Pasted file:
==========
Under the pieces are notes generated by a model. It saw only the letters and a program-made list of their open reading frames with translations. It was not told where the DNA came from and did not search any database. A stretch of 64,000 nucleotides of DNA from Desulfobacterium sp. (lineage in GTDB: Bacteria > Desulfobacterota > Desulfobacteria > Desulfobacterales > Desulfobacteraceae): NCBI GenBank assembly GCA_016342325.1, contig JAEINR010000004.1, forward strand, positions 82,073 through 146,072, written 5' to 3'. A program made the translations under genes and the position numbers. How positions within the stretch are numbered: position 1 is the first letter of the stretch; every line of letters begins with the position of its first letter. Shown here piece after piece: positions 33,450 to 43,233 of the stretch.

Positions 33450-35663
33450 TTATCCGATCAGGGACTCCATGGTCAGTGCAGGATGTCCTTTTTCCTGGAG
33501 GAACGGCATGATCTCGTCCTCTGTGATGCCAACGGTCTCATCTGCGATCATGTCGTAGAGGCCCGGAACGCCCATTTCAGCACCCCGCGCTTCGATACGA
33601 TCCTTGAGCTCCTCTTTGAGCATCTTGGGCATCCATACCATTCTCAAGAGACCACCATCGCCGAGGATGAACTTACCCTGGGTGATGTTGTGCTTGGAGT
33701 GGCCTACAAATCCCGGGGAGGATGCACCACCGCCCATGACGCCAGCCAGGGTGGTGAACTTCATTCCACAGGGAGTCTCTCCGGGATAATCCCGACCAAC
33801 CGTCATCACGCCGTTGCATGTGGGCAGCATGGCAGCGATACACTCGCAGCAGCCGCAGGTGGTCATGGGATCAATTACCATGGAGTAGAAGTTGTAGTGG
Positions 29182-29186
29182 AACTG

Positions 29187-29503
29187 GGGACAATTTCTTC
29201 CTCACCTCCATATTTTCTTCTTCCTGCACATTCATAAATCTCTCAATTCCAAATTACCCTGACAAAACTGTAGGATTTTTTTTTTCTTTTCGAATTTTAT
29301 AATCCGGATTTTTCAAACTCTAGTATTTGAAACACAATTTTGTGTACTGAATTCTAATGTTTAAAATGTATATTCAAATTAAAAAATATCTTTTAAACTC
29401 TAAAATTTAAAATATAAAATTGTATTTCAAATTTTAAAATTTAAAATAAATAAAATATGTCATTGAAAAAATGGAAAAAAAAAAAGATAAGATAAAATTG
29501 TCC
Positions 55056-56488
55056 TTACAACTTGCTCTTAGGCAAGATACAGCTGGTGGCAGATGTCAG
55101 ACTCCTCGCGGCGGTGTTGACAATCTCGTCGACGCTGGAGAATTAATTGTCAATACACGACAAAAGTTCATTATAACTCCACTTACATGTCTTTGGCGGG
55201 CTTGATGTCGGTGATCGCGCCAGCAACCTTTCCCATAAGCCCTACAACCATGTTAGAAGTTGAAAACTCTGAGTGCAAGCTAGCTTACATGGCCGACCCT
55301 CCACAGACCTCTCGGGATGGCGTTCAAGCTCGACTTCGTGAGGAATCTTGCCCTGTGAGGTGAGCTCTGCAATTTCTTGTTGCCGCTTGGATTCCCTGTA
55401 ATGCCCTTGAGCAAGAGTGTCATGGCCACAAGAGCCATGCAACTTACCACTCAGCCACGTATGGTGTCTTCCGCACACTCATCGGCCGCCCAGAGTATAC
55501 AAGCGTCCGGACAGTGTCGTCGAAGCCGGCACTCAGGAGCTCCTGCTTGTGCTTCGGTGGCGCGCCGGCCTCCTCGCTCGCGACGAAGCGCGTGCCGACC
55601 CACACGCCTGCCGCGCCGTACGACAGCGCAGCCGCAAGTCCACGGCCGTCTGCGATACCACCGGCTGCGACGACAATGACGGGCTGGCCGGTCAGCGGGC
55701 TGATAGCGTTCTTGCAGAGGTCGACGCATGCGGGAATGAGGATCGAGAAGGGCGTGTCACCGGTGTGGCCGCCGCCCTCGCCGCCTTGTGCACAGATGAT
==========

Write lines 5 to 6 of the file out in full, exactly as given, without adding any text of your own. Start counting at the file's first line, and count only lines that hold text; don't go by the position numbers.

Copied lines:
33601 TCCTTGAGCTCCTCTTTGAGCATCTTGGGCATCCATACCATTCTCAAGAGACCACCATCGCCGAGGATGAACTTACCCTGGGTGATGTTGTGCTTGGAGT
33701 GGCCTACAAATCCCGGGGAGGATGCACCACCGCCCATGACGCCAGCCAGGGTGGTGAACTTCATTCCACAGGGAGTCTCTCCGGGATAATCCCGACCAAC